The Irish Times view on historical monuments: The statues keep falling
The rereading of history is a constant process, and no statue, any more than any historical figure, should be guaranteed a permanent place in the national Pantheon
A protective barrier is seen around the statue of Winston Churchill in Parliament Square in London in anticipation of protests on Friday. Photograph: Peter Summers/Getty Images
The commemoration of the 1912-22 decade of revolution has been striking for what it has not been. Apart from a few notable recriminations, including controversy over the Royal Irish Constabulary, it has not been a celebration which glorified or privileged any one of the overlapping narratives of our history. Understanding and embracing difference has been central to the commemoration experience.
And so there is a strong temptation to urge caution on those rushing to tear down statues of racists and imperialists across Europe or in the US. Not least because for all the merits of the symbolism involved, such action does little to combat the causes of racism. But there is no escaping the reality that many of the statues causing offence to black communities are much more than commemorative. They honour and celebrate notional “heroes” and are as blunt and threatening as any poster that says “black man know your place”. And their location, in pride of public place rather than museums, is an implicit political affirmation of that warped message.
In the American south the battle over symbols of the Confederacy is testimony to that reality, its “heritage” statues used to rebrand the civil war not as a defence of slavery but of the rights of individual states. After the George Floyd killing many states and governors, have again moved with local people to replace them: in Richmond, Virginia, protesters toppled Confederate Gen. Williams Carter Wickham, and statues have gone in Birmingham and Mobile, Louisville, Jacksonville, and Alexandria, among other places.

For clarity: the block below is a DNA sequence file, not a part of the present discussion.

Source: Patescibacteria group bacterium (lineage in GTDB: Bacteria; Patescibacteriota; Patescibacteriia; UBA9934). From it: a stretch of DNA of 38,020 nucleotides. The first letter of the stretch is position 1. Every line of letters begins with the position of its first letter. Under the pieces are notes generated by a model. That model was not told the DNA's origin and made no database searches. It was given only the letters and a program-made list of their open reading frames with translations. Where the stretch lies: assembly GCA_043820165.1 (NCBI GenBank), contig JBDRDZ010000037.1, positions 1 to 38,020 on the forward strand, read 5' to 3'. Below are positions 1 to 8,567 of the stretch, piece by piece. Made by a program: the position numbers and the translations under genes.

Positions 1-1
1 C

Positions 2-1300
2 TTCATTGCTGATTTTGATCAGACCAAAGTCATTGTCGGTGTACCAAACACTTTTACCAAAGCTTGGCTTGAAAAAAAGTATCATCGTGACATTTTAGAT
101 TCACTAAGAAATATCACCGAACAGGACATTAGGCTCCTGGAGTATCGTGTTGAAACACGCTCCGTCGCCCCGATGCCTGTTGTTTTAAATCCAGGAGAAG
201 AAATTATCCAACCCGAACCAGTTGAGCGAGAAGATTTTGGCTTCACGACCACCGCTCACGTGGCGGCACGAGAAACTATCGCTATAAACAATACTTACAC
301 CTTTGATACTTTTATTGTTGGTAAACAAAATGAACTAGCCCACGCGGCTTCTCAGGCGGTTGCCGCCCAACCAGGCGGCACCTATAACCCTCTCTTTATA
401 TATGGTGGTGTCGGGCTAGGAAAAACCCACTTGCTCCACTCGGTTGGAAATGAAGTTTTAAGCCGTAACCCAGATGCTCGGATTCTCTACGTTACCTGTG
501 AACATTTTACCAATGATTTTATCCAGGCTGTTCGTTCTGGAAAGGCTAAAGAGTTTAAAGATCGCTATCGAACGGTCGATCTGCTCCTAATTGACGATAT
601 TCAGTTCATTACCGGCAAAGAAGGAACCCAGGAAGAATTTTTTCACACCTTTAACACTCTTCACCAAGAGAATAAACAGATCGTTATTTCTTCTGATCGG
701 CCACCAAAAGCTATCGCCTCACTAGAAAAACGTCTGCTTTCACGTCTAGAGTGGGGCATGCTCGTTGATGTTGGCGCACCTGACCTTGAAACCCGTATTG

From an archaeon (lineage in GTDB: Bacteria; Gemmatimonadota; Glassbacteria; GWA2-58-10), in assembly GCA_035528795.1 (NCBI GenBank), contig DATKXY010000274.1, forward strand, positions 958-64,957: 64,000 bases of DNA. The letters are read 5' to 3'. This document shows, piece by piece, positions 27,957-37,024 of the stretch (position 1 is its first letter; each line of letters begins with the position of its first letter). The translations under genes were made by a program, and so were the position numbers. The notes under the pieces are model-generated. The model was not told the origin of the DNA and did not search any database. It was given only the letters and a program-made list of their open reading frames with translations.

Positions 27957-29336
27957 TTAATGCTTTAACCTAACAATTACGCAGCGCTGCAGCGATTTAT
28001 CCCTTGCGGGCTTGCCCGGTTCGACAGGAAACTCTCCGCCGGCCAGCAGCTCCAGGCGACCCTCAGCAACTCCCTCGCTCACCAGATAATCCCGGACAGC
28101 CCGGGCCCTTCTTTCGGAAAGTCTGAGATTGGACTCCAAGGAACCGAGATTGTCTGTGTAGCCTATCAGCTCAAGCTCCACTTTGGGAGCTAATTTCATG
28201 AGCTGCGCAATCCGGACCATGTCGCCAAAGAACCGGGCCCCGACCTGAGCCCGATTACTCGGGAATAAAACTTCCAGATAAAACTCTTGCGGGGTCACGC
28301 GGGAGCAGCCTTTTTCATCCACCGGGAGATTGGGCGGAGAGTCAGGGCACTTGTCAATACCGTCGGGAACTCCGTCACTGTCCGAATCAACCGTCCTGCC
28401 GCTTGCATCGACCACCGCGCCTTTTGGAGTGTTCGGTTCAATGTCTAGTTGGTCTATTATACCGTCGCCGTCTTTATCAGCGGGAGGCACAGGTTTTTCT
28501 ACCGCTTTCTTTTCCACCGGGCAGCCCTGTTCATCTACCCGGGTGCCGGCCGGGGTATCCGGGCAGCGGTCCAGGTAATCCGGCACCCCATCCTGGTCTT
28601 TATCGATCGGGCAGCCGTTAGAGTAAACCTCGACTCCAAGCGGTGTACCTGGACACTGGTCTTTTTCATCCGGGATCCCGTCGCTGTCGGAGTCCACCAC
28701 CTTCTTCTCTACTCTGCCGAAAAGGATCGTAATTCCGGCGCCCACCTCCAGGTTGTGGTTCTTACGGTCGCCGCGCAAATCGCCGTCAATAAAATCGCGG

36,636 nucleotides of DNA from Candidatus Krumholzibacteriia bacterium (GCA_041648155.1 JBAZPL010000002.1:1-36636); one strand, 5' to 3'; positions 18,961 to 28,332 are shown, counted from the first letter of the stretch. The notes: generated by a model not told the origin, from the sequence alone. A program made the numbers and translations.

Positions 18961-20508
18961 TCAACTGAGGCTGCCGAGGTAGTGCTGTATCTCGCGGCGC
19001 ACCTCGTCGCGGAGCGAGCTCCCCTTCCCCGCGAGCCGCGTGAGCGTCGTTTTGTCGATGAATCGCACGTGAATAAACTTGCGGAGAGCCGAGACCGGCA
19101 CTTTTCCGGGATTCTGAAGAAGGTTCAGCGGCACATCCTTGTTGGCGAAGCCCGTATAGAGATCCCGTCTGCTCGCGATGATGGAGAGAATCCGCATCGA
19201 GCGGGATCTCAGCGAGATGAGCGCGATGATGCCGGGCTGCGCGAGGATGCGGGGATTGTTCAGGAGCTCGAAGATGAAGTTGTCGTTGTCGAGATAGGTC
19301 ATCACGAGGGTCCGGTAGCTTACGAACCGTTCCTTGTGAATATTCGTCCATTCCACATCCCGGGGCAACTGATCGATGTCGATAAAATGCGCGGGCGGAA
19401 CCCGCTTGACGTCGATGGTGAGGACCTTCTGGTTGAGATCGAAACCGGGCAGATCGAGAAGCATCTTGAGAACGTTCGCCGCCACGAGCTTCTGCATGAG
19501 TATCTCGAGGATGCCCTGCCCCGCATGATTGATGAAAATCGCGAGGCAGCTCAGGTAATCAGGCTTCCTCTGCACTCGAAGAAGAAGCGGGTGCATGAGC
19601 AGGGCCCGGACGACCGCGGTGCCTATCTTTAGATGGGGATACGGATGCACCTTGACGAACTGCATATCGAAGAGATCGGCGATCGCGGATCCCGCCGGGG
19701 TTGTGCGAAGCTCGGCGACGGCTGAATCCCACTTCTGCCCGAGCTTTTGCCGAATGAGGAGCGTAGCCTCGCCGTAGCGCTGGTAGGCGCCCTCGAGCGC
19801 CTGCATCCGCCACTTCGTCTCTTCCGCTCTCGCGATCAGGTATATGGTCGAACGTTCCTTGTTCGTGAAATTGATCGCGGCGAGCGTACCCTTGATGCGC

In 2019 the Southern Poverty Law Center recorded 780 monuments dedicated to the Confederacy across 23 states, and, following protests at the 2015 Charleston mass shooting of churchgoers, 114 were removed nationwide. The movement is being taken up again.
The removal of an Antwerp statue of King Leopold II this week following protests also marks a welcome and important point in Belgium’s coming to terms with its brutal colonial history in Congo that has also seen a complete overhaul of its Africa Museum. Leopold, whose “civilising” role was feted in the old museum, is blamed for the deaths of an estimated 10 million people in the country which he ran as a personal fiefdom.
In the UK, the toppling of slaver Edward Colston in Bristol has been followed by the removal of noted slaveholder Robert Milligan from London Docklands. In Oxford the university is contemplating removing the statue of arch-ideologue of imperialism Cecil Rhodes to a museum where it now belongs.
The rereading of history is a constant process, and no statue, any more than any historical figure, should be guaranteed a permanent place in the national Pantheon, let alone our street corners.